Great Teachers Aren’t Enough

With budget cuts to education and social services, schools are struggling across the nation to do more with less. However, the current approach used by the Obama Administration, Arne Duncan, and other so-called reformers is that a good teacher can overcome everything thrown at them.

You’re a great teacher? Have some extra students.

You’re a great teacher? Here are the toughest students to teach.

You’re a great teacher? Mentor other teachers.

You’re a great teacher? Go to the toughest school.

But a great teacher can’t overcome the damage done by budget cuts, bad education theory, and poor home lives. Ellie Herman, a teacher in Los Angeles, recently wrote a compelling and eloquent piece detailing the false assumptions at the heart of the reform movement today. She says:

The kid in the back wants me to define “logic.” The girl next to him looks bewildered. The boy in front of me dutifully takes notes even though he has severe auditory processing issues and doesn’t understand a word I’m saying. Eight kids forgot their essays, but one has a good excuse because she had another epileptic seizure last night. The shy, quiet girl next to me hasn’t done homework for weeks, ever since she was jumped by a knife-wielding gangbanger as she walked to school. The boy next to her is asleep with his head on the desk because he works nights at a factory to support his family. Across the room, a girl weeps quietly for reasons I’ll never know. I’m trying to explain to a student what I meant when I wrote “clarify your thinking” on his essay, but he’s still confused.

It’s 8:15 a.m. and already I’m behind my scheduled lesson. A kid with dyslexia, ADD and anger-management problems walks in late, throws his books on the desk and swears at me when I tell him to take off his hood.

The class, one of five I teach each day, has 31 students, including two with learning disabilities, one who just moved here from Mexico, one with serious behavior problems, 10 who flunked this class last year and are repeating, seven who test below grade level, three who show up halfway through class every day, one who almost never comes. I need to reach all 31 of them, including the brainiac who’s so bored she’s reading “Lolita” under her desk.

I just can’t do it.

This theory seems to show that the teacher as savior myth is alive and well. At what point do people wake and realize that schools reflect the communities in which they reside? That teachers can’t overcome every social obstacle? That those making the decisions in education are harming more kids than they are helping?

Herman counters the Asia and Norway arguments with this:

But a huge percentage of students in Japan and South Korea pay for after-school tutoring to make up for a lack of individualized attention at school. Finland, with the best scores in the world, has average class sizes in the 20s, and it caps science labs at 16.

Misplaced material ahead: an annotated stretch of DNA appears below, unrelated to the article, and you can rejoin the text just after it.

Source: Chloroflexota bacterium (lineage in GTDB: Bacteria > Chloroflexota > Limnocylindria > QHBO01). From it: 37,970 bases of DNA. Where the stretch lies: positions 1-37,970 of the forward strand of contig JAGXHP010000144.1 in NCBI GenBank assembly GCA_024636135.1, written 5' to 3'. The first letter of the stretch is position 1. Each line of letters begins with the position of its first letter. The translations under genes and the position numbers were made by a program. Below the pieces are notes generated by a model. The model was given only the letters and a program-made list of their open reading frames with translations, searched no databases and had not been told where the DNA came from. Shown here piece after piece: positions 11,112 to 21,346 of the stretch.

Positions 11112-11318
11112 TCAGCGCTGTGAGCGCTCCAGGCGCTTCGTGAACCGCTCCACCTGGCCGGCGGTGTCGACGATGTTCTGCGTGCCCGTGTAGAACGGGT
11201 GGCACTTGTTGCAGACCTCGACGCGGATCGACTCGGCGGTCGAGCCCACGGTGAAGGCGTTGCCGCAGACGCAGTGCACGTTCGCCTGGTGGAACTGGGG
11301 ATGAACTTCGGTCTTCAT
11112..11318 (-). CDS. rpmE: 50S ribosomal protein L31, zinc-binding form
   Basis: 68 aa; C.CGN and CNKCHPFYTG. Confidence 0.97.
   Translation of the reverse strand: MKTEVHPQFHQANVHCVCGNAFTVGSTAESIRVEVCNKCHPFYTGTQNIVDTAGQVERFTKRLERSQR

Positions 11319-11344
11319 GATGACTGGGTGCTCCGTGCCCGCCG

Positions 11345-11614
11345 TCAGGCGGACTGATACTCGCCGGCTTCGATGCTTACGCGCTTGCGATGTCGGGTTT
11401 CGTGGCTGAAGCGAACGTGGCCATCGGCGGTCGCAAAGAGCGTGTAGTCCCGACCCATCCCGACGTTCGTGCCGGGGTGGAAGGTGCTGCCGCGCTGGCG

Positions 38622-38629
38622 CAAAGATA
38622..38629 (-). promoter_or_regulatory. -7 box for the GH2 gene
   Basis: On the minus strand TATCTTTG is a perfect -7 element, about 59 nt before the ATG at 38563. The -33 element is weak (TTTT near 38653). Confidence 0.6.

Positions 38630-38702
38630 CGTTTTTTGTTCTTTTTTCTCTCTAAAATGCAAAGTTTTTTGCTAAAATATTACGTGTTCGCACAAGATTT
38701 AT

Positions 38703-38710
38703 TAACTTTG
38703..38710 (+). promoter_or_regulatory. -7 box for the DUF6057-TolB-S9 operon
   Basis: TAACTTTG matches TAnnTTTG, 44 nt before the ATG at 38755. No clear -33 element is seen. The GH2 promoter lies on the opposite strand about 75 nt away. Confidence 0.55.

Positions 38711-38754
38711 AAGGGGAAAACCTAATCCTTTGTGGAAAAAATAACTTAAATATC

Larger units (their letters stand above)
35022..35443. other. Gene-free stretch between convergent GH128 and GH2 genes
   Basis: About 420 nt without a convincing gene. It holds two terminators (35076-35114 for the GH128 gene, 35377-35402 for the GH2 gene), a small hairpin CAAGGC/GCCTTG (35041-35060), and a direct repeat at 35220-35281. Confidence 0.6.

She also details the challenges faced by teachers:

A whole chunk of my students are alienated by this highly structured environment: the artists, the rebels, the class clowns — in other words, some of my smartest kids.

On a good day, about a fourth of my students don’t do the reading or the homework; if I set up a conference after school, they might show up and they might not. Why? Because one kid thinks he has an STD, and another girl’s brother just got out of juvie, and another guy wandered to the ice cream truck and forgot. Because they’re teenagers. Because they’re human.

She follows this with the increasing disparity between the affluent and the poor:

But nobody talks that way about the children of the wealthy, who can pay for individual attention in tutoring or private schools with small classes. I understand that we need to get rid of bad teachers, who will be just as bad in small classes, but we can’t demand that teachers be excellent in conditions that preclude excellence.

Our children — even our children growing up in poverty, especially our children growing up in poverty — deserve to have not only an extraordinary teacher but a teacher who has time to read their work, to listen, to understand why they’re crying or sleeping or not doing homework.

Teachers are being set up for failure. And, when they do, it will signal a marshaled call to destroy completely the old system and to create a new one, a private one, one that will favor the affluent and condemn the destitute.

A great teacher can overcome much, but a great teacher is not a panacea.

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